Creating a Pretty Pay Stub Template,
Welcome back to our “how to make a pay stub” series. This is step 3. If you haven’t watched or read the first 2, you may need that, to get some numbers, and some calculations. If you feel comfortable with those, then let’s move on, and get some layout stuff going.
There is no defined way that a pay stub has to be shown. There is no law, mandating anything in this respect. Ultimately, your employer doesn’t even have to give you one, they can simply give you a check, and be done with it. But, they have realized it’s best, so that they minimize questions from their employee, as to why the pay stub is so low.
Here are two basic styles:
1. NEAT Pay stub:
It’s very basic, has been around forever, and lays out things pretty standard. This is really the beginners pay stub. You won’t see this style in modern day business, or anyone doing business with a computer, or a company that makes any decent money or has an accounting office. As everyone knows this style is something made from a beginner accounting software, like QuickBooks. But, big companies don’t use QuickBooks. They use things like SAP, or some proprietary software. Which will generate custom paystubs… Or, they just farm out payroll to big companies.
This brings in a more Corporate Pay stub. Again, this depends on where you are working. If it’s just a coffee shop, the NEAT style is fine.
2. MODERN style paycheck:
It used to be the T-stub style, but, we’ve improved it and made it resemble something that would come from a big company.Take a look at it.
You can see, How this looks more and more like a clean paystub, even with the check at the bottom. Now, it is true, the check at the bottom should be removed, but, you can always put the word VOID on it, and tell them that you have direct deposit, which is always a nice touch.
So, what you have to do, is to create this in one of 2 ways.
1) Create an Excel Spreadsheet, and combine the columns, that you need, and line items.
2) Use Word, but the data in a table, and then draw in the boxes underneath.
Truly, the #1 option is the best way to go. It’s a little more time-consuming in the beginning, but, truly the best way in the long run. So, we will really focus on that. instead of just drawing it in. #1 option will allow for reuse, especially if you have multiple stubs. Again, don’t forget the math in that respect
So, If you look closely at that picture, you can count at least 6 columns. If you want to create a spacer between all of them, You could argue it’s 12 columns, just 6 of them are thin. And you could argue further, that on the right side, where the name and address is, there is even more. but, I don’t want to make this confusing, so, I’ll just call it 12.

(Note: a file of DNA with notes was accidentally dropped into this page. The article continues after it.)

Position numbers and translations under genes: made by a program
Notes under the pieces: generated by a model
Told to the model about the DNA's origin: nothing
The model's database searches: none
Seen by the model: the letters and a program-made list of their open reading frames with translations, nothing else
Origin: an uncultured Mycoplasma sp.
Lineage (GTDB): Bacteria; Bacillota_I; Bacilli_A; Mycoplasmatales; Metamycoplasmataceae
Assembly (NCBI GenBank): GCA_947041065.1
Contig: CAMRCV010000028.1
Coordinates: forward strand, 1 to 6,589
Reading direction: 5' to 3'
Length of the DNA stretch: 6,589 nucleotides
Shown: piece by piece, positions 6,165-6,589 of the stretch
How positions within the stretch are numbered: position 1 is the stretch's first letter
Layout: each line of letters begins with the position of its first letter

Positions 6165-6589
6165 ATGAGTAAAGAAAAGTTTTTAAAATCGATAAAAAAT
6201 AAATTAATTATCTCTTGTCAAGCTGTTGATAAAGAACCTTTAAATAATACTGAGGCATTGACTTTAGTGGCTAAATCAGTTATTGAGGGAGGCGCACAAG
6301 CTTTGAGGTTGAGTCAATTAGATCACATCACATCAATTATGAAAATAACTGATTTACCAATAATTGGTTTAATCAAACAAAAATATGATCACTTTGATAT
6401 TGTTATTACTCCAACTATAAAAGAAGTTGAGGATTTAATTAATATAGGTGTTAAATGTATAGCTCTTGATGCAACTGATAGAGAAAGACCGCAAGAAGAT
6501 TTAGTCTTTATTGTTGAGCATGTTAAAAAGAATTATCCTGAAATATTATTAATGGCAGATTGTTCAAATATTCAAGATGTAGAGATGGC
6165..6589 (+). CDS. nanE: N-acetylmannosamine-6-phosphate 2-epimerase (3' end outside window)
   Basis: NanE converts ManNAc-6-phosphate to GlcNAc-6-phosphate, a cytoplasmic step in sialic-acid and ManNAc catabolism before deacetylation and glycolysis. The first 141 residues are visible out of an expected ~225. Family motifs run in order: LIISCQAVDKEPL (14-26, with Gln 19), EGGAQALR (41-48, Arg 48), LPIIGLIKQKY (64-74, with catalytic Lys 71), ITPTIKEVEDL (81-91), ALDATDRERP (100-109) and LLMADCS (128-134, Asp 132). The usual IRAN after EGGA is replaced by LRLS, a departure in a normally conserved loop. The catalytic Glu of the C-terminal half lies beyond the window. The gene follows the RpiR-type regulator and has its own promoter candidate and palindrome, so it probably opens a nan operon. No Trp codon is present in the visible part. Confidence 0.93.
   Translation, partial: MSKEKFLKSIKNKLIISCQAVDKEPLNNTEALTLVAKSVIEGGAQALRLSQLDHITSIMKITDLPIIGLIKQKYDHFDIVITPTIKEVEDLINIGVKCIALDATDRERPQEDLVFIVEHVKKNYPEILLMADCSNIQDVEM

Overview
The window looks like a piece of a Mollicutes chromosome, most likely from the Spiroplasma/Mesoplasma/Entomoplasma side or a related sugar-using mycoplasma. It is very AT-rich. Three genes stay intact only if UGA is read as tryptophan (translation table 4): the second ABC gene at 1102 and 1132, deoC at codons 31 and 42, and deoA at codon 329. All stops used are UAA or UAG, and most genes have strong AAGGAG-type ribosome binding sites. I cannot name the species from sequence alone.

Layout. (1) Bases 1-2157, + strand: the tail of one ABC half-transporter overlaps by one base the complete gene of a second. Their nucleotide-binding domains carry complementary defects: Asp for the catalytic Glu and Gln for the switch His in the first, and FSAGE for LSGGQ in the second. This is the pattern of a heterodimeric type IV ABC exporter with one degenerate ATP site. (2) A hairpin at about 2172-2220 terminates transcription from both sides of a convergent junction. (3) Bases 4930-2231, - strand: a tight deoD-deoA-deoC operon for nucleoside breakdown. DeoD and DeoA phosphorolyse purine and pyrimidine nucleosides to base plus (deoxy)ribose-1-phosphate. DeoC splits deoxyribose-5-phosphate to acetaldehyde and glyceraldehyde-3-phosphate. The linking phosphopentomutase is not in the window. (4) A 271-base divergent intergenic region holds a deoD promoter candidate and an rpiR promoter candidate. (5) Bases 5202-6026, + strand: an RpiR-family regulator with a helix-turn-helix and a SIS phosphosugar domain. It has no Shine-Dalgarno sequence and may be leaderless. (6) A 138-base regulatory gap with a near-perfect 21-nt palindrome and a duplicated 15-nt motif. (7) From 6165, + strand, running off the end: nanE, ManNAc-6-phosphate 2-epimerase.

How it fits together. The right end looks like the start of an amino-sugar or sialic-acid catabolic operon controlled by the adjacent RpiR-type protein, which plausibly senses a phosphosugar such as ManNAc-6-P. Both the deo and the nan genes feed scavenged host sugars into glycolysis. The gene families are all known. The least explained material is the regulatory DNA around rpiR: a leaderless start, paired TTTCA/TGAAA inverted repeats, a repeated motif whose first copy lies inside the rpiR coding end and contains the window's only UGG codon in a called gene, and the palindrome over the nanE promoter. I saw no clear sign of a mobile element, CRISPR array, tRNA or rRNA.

If you are looking at excel, and see 12 columns, you won’t see what we see in the pic. But, that’s ok, cause it’s easy to change. Just place your mouse on the top bar, and move it left or right, to get the width you need. Your first column is earnings. but, it’s not at the top, it’s about 20 rows down.
On that row, next to earnings, put a label on RATE, and then next to that HOURS, then THIS PERIOD and then YEARLY. Those are the columns that you will put your numbers into. Now, above that… you still need your address and info. So, go ahead, and put those numbers in there Under earnings, type in the description, and type of earnings, like SALARY, or HOURLY, or OVERTIME, or COMMISSION.. etc… and fill in the appropriate numbers you want.
Here is where the math comes in, you must put in your YEARLY numbers- the number multiplied by the PERIODS. And that number is based on how many times you are paid… weekly, bi-weekly, etc… That calculation you have to do. If you are doing consecutive pay stubs, you need to calculate this very very carefully.
Below that is your DEDUCTIONS. Which is the calculated number and a percentage of your gross. Remember, 401K rules for deducting money before taxes, but, others are after taxes. that is a difference between NET and GROSS deductions. There are many, so, We won’t go into details, but, you can look that up yourself. We’ll show you how in the next step.
DATES: This is probably the hardest one because it is easy to screw up. Your HIRE date, your start date, your pay date, and your PRINT date, are all different. and need to make sense. So, it’s not in the scope of this article to figure that out for you, but, think about the difference in Months, and Weekends, Holidays, etc.